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Why did population grow so rapidly in the eighteenth-century and why did Malthus's predictions not come true?

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Why did population grow so rapidly in the eighteenth-century and why did Malthus's predictions not come true? There is no doubt that there was a great acceleration in population growth during the 18th century in Britain. In this essay I will look into the causes and effects of this, also why the effect was not a Malthusian catastrophe. The economist Rev. Thomas Robert Malthus (1766-1834) was famous for his pessimistic views on population growth. He wrote in his paper Essay on the Principles of Population (1798) 'Population, when unchecked, increases in a geometrical ratio. Subsistence increases only in an arithmetical ratio' (Malthus 1798). Malthus had obviously observed the increase in the acceleration of the population growth and foresaw a natural barrier to sustained growth in the form of 'checks' on the population. He outlined two forms of these limitations on growth 'positive' and 'preventive' checks. Positive checks raise mortality; normally associated with food prices, as the population grows food gets scarcer, therefore more expensive, real income falls and malnutrition or even famine follow resulting in a population decrease, food prices fall...and so on. Malthus put forward this cyclical movement. Other factors such as disease and war would also come into this category. Preventive checks are checks which lowered fertility, for example people not being able to afford to marry and therefore don't have children, often thought of as ...read more.


As we can see from the appendix, as the end of the century neared the rate went from a silight level and got greater and greater, rising exponentially, or geometrically. This is an important point but what caused this surge? It is blatant that for there to be such a shift in the growth rate either mortality must fall or fertility must rise or both. There are a number of measures which can be looked at to deduce which factor played a bigger part, either crude birth rates versus crude death rates or gross reproduction rate (GRR) versus expectation of life at birth e0. The latter is far more statistically sound, GRR is a pure measure of fertility and e0 is a pure measure of mortality, taking the current age structure of the population out of the equation. The approximate increase in GRR in the 18th century is 22% whereas the rise in e0 is just 4%. It is possible to get a clearer picture looking at the 'long' 18th century, the same picture is painted once again, GRR is up almost 50% and e0 is up just over 20%. It is obvious from the Schofield & Wrigley compiled that far more of the accelaration in population growth is due to GRR (at the approximate ratio 7:3). ...read more.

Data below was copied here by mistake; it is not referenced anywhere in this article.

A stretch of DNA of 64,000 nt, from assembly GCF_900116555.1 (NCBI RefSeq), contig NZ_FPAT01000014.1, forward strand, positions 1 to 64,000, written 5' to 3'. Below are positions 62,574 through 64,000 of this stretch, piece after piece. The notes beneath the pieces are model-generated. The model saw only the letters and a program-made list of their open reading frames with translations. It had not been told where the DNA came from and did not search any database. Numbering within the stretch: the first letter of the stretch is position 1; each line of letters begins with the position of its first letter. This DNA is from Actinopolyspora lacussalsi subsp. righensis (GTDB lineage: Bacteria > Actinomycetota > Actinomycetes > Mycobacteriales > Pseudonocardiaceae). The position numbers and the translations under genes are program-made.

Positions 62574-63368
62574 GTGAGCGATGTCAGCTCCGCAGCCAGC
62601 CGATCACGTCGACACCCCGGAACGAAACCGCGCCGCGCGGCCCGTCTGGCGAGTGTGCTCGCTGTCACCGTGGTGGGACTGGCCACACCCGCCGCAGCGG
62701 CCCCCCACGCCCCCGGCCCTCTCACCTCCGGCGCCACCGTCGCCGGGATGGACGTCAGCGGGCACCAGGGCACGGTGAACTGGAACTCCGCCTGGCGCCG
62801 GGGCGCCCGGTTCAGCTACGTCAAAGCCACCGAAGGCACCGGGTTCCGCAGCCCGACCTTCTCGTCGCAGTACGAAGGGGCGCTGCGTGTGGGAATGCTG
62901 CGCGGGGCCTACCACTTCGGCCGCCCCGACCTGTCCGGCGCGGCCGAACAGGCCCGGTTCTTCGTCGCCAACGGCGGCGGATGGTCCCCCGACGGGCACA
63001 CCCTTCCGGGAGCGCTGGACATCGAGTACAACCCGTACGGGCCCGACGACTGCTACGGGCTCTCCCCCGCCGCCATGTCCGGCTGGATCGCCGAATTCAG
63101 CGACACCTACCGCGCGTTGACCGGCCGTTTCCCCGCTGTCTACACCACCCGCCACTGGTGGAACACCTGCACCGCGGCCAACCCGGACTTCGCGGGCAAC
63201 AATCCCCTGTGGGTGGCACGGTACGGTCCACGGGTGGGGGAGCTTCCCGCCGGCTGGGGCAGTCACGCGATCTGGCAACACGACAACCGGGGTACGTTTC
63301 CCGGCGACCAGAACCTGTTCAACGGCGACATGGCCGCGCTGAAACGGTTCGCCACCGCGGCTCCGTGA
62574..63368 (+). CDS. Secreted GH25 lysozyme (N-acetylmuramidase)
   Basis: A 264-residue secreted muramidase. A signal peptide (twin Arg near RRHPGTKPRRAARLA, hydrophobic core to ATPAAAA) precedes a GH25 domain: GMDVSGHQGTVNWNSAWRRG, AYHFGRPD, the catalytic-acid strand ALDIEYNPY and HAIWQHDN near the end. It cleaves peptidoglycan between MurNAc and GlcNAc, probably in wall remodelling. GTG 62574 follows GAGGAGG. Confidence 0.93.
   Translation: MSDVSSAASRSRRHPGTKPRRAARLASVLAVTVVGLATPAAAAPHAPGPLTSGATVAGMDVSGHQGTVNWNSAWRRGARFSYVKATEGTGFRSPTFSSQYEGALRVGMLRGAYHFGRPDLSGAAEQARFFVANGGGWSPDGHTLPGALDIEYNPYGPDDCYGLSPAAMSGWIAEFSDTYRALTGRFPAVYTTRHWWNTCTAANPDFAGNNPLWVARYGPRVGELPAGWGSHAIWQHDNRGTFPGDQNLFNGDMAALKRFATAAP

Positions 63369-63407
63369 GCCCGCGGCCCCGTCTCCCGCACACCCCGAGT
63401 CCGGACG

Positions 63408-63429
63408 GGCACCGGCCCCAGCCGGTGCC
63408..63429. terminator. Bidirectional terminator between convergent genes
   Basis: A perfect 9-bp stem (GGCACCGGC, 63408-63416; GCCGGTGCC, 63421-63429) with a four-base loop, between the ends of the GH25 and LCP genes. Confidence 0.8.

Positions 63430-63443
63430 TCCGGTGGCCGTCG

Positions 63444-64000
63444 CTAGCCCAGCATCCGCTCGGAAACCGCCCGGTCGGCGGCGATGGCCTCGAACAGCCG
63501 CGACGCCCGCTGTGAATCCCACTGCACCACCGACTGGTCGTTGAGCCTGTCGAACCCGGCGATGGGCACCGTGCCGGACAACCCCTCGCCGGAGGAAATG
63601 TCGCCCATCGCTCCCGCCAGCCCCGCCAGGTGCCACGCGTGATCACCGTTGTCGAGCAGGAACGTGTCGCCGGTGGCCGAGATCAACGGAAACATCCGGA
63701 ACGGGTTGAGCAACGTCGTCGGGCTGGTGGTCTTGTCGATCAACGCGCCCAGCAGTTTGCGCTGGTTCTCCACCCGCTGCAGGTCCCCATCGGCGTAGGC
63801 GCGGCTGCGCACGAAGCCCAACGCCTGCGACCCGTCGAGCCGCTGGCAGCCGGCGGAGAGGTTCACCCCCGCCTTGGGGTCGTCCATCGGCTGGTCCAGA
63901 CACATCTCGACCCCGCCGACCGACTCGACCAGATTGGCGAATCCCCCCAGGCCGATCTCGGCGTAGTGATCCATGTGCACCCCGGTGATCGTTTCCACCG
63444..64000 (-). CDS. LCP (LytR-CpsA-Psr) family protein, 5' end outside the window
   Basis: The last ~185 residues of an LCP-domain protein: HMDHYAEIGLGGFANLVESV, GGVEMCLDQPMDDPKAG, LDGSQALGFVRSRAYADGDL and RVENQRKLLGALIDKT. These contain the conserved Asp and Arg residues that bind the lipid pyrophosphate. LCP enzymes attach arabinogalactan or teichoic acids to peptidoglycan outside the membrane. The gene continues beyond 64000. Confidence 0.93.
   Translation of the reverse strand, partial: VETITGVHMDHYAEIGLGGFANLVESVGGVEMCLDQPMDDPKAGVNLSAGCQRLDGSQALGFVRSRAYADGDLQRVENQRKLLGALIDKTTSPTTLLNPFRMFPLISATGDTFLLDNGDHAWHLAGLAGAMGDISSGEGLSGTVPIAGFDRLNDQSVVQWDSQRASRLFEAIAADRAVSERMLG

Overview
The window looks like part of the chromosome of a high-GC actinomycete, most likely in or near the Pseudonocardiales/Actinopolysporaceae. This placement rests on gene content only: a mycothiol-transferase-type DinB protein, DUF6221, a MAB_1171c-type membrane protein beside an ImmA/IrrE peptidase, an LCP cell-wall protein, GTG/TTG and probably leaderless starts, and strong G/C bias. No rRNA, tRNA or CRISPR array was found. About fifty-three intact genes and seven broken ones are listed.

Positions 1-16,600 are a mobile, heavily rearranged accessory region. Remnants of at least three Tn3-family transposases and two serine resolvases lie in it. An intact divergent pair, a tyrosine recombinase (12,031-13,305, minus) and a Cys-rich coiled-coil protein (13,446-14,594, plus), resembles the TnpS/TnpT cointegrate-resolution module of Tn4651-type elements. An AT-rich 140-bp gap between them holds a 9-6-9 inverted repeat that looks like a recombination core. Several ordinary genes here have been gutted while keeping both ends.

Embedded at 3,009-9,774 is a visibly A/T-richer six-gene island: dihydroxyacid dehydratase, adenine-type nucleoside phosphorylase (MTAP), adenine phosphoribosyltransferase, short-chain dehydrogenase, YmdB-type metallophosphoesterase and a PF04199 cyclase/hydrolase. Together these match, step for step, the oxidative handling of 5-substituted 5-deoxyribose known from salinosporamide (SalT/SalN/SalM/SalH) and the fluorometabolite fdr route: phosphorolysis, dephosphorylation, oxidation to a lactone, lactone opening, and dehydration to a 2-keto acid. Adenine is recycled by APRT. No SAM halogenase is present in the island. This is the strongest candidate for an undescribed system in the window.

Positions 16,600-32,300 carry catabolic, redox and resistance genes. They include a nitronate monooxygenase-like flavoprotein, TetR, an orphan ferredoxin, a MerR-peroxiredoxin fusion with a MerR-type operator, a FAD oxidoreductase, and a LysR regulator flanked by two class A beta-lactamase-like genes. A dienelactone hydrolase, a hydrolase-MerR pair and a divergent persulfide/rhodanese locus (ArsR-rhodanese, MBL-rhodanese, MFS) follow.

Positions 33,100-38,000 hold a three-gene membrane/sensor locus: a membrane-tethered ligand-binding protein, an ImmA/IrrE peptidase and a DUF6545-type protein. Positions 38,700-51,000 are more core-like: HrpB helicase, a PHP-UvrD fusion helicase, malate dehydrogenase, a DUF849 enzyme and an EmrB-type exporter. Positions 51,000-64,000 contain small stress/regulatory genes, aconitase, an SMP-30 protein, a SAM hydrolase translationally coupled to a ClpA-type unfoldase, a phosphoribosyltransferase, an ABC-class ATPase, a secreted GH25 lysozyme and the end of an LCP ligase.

The industrial revolution was creeping on as the century went on, it changed the country radically. The increase in illegitimacy can be put down to the movement of a great deal of the population away from isolation in small villages, into urban areas, where they could 'mingle'. It is evident that nuptiality is very sensitive to economic conditions, both in long and short term. I think that this, along with the population moving to urban areas, are the prime factors which caused the increase in couples marrying. Obviously in the increasingly favourable economic conditions for England have provide good conditions for this to take place. So why did Malthus's prediction not come true? According to his theory food production couldn't have kept up with this geometrically increasing population. Advances such as selective breeding were central to this I believe. I think this because animals could be constantly improved and made more productive. Although improvements in field rotation and new inventions to increase land productivity were probably more central. Slightly more land was taken to yield more crops for the swelling population but the majority of the increase in production came from efficiency. It should also be mentioned that dramatic improvements in the transport infrastructure such as river improvements, roas/turnpikes, international shipping and canals. Soon after the end of the 18th century the country became a net importer of food. It seems where there's a will to escape a 'Malthusian Crises', there's a way. ...read more.

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